Anne
Like all of these diet books, what should fit in a 5-10 page white paper has been stretched out to fill a book.

That said, this approach to eating has changed my life. I picked up the book because I was diagnosed with advanced arthritis in several joints and wanted to treat myself with diet rather than with drugs. My pain diminished markedly within 7-10 days, and has pretty much stayed away (except when I cheat).

Additionally, I've lost 10 lbs and digestive problems I've had my entire life have...more
Eden
I really enjoyed this book. It's well written and nicely laid out. The chapter summary/highlight sections are great for sharing with people who are interested in the topic, but maybe not committed enough to read the whole book yet. The information presented here makes a lot of sense. Don't think of it as a diet...this is a plan you want to implement permanently--at least aiming to do so 80% of the time.

After only a week of seriously following the plan I feel better than I have in years. Of cour...more
Sonja Arlow
We all KNOW eating McDonnalds is bad for you, not exercising is bad for you and fat is bad for….. oh wait no it isn’t!

The book is over simplistic in some areas (ie the Grog (caveman) vs Krog (modern man) comparisons) and the gimmiky catchphrases (not to mention lame jokes) interspersed throughout the book but I guess it tries to balance out the more sciency parts to appeal to the mass market.

I sometimes think reading about the different arguments about essentially the same dietary principles (...more
Huma Rashid
I found this book randomly and read it because for that stretch of time, I had nothing else to do. A lot of it was stuff I'd heard before, and the author referred to other authors I'd read and found compelling, including but not limited to Eric Schlosser and Jared Diamond. The rules are simple: eat mostly vegetables and fruits, then animal products, then nuts and dairy if you can digest it. Oh, and do low impact, low intensity exercise constantly - basically boiled down to, just move more, and m...more
Alison Golden
This book changed my life. Finally a book that tied together all the research and came to the conclusions I had after several years of studying nutrition and the effects on our health. No longer was I the crazy one. This is a groundbreaking, brave book by Mark Sisson that lays out exactly how far away from our genetic heritage we have come and what we need to do to align ourselves more harmoniously with our DNA for greater health. Ridding ourselves of processed and packaged foods is the first st...more
Brandon Kon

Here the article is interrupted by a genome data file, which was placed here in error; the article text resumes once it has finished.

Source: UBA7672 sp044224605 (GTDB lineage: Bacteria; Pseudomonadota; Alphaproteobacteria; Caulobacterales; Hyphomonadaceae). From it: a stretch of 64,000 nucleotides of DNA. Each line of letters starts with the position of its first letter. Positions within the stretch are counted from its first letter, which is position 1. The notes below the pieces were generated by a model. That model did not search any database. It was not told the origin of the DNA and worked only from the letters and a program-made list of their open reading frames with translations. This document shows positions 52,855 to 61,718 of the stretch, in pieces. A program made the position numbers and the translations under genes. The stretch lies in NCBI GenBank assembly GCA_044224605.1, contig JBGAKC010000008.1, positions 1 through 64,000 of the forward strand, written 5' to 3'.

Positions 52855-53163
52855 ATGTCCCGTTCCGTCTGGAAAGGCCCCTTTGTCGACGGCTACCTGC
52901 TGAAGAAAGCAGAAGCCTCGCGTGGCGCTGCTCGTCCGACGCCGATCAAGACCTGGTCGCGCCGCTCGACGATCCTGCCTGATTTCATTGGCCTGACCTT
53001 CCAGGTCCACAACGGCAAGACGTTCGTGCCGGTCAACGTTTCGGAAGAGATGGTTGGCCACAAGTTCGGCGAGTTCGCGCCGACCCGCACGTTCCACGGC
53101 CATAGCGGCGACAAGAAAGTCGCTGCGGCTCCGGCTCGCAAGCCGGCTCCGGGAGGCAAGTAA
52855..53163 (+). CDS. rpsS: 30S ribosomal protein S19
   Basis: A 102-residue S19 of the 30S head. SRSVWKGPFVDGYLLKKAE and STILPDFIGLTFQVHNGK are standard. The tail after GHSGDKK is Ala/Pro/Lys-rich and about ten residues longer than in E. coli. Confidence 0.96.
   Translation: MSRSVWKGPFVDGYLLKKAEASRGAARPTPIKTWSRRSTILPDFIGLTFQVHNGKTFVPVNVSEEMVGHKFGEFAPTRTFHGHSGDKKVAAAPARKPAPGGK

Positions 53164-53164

To put it bluntly: This book makes sense! In fact, it makes too much sense to be ignored or brushed off as another quick-fix, low-carb, self-help cash grab.

The information has been maticulously compiled and combed through over years of posts and communicaton through Mark's Daily Apple (www.marksdailyapple.com).

Highly remommended read if you are looking to live a healthy life and not stuggle through one bland diet after another.
Tyler
Mark Sisson is on to something. A lot of things, actually.

While I don't really fit into the unhealthy or need-to-lose-weight categories, Sisson's advice about grains, chronic cardio, listening to the body, and making time for play were particularly of interest and very helpful for me. And it was all couched in what I believe is a sound philosophy--getting back to a primal way of life. I don't really need a lot of science to tell me that our pre-historic ancestors way of life was likely healthie...more
Jenny McD.
I really enjoyed this book. It was fast and effortless to read. I was recommended it by a friend who has been on Mark Sisson's program for a long time. The results of his physique where proof enough for me to pick it up and read it.
Mark has a very refreshing look at general health. It is a back to basic approach. If primal man did it, so should we.
The diet and food portion actually contain food. Real food and good food. It really is so logical. Avoid the shit and eat the good. Lots of protein...more
Holly
May 11, 2010 Holly rated it 5 of 5 stars  ·  review of another edition
Recommends it for: People who want to eat steak and be on a diet
Recommended to Holly by: Jacob Schumacher
This review has been hidden because it contains spoilers. To view it, click here.
Zelda
I have mixed feelings about this book. It's an interesting plan although it does feel a bit like a repackaged version of Atkins. The science-based parts made my eyes cross so as much as I wanted to be mature and read and understand them I just skimmed them. He covers a lot of the same ground throughout the book so I got the gist of what the science was. Eat processed carbs get an insulin spike, feel tired, store fat. That doesn't sound unreasonable to me. And I don't have any trouble accepting t...more
Alexa
Not 100% sure what my feelings are here. While I have been experimenting with the primal lifestyle for the last few weeks, I'm not entirely sure I want to put away my oatmeal pot permanently. That being said, I do think I will try staying gluten free and keep my carbs in the "maintenance range" at least. I also have been finding that embracing a high fat diet is leaving me more full and making it difficult to overheat...always a plus.

I think where I really feel in tune with this lifestyle is jus...more
Taka
Good contents, but--